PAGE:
More than two decades of rapid economic growth has changed Indians’ lifestyles. People eat out more often, and prefer Western-style junk food such as burgers and pizza over traditional lentil and vegetable meals. They are also more sedentary, using cars and public transportation instead of walking or riding bicycles, and entertaining themselves with television.
The changes have brought a sharp rise in obesity, along with lifestyle diseases such as diabetes, even as India still has some of the world’s worst levels of malnourishment and stunted childhood growth due to a paucity of food.
“Over the last 20 years, we are seeing a huge explosion ... mainly because of increasing childhood obesity,” said Dr Monica Arora, a specialist with the Public Health Foundation of India.
Nearly 30% of India’s teenagers are obese, nearly twice the number in 2010, according to health ministry statistics.
to spotty pubIndia has 70 million diabetics, though it has no data on how many are children and likely has millions more cases that have Continue reading

Truly Dreadful Things That Diabetes Does to Your Body

Truly Dreadful Things That Diabetes Does to Your Body

Our bodies are amazing creations. However, it can be easy to take your body for granted, and fail to take a moment to marvel at what it can do. That is, until you are diagnosed with a disease that affects how well your body works. One such disease is diabetes. Without the proper medical attention, you can experience major health problems.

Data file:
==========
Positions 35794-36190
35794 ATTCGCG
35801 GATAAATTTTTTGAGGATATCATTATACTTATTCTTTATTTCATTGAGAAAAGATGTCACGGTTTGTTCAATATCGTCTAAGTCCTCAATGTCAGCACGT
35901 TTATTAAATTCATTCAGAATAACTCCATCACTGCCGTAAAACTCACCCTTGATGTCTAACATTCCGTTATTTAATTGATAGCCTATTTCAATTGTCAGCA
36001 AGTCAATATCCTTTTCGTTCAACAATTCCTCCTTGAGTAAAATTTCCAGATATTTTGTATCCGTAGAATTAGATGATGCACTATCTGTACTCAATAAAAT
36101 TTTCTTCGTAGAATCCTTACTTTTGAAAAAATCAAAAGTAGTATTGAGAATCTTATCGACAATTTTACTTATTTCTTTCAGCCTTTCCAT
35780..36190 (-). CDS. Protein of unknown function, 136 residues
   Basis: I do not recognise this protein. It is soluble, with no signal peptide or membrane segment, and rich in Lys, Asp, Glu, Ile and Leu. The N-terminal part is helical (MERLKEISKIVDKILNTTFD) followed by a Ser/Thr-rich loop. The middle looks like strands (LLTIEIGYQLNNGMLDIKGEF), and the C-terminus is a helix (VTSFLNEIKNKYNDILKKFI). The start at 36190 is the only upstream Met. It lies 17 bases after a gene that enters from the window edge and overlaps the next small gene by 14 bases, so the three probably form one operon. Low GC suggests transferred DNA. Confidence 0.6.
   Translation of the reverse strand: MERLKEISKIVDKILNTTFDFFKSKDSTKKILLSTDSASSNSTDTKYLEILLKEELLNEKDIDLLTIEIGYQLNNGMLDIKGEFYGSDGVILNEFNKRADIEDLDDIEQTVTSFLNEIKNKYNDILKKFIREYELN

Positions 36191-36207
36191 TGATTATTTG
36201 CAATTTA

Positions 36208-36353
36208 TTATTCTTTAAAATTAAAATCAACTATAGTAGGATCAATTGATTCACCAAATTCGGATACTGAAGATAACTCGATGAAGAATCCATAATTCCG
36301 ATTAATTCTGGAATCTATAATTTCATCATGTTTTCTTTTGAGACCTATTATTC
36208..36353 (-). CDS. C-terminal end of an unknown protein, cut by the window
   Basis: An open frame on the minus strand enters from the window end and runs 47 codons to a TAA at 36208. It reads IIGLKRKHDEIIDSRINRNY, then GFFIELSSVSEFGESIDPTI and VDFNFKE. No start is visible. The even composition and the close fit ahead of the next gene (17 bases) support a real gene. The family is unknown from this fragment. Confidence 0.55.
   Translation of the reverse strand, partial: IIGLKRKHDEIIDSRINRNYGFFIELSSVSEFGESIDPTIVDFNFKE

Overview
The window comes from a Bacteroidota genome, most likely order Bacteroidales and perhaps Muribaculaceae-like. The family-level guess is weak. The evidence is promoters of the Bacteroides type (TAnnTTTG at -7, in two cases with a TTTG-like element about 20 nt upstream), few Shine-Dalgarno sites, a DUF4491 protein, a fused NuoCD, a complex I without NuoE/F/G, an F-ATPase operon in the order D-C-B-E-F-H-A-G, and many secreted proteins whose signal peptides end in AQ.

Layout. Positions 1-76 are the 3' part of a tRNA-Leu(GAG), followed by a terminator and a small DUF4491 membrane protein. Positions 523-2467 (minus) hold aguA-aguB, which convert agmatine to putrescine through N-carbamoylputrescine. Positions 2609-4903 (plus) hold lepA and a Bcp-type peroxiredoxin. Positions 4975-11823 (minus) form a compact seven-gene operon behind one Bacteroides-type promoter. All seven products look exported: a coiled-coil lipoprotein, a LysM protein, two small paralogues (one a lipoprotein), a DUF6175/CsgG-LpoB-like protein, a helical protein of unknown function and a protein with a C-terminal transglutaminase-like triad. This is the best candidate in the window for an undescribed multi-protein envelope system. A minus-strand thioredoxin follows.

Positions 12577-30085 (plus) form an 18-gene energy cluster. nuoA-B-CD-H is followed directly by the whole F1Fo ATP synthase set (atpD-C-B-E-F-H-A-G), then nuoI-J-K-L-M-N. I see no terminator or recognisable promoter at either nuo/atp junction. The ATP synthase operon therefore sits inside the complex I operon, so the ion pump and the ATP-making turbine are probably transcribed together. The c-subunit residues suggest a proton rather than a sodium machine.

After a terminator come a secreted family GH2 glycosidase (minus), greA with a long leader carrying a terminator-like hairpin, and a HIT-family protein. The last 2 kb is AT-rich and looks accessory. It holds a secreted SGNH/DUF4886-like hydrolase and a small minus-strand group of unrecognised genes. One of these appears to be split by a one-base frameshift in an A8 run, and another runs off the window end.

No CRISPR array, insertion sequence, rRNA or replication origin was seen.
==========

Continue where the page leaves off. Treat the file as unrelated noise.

This disease can result in complications with your major organs and reduce your quality of life, according to the experts at the U.S. National Library of Medicine’s MedlinePlus. If diabetes starts to get out of control, you could experience several health complications. Here are some truly horrible things that diabetes does to your body.
1. Gangrene
Gangrene is a condition that occurs when your body tissue dies as a result of poor blood flow to a certain area. Your fingers, toes, and limbs are the most common areas to be affected by gangrene. However, Mayo Clinic says your internal organs and muscles can also be affected. If you have diabetes, you have an increased risk of developing gangrene. This is because diabetes can damage your blood vessels and hamper blood flow, a risk factor for gangrene.
2. Nerve damage
Diabetics are in danger of developing nerve damage, which is also called neuropathy. Consequently, if you have diabetes and nerve damage, you might experience tingling, pain, or weakness in your extremities, especially your feet. Neuropathy could also cause diabetics to experience reduced feelings of pain, heat, and cold in their feet. This is why it is important for diabetics to get regular check-ups at their podiatrist’s off Continue reading

No more pages to load

Popular Articles

Related Articles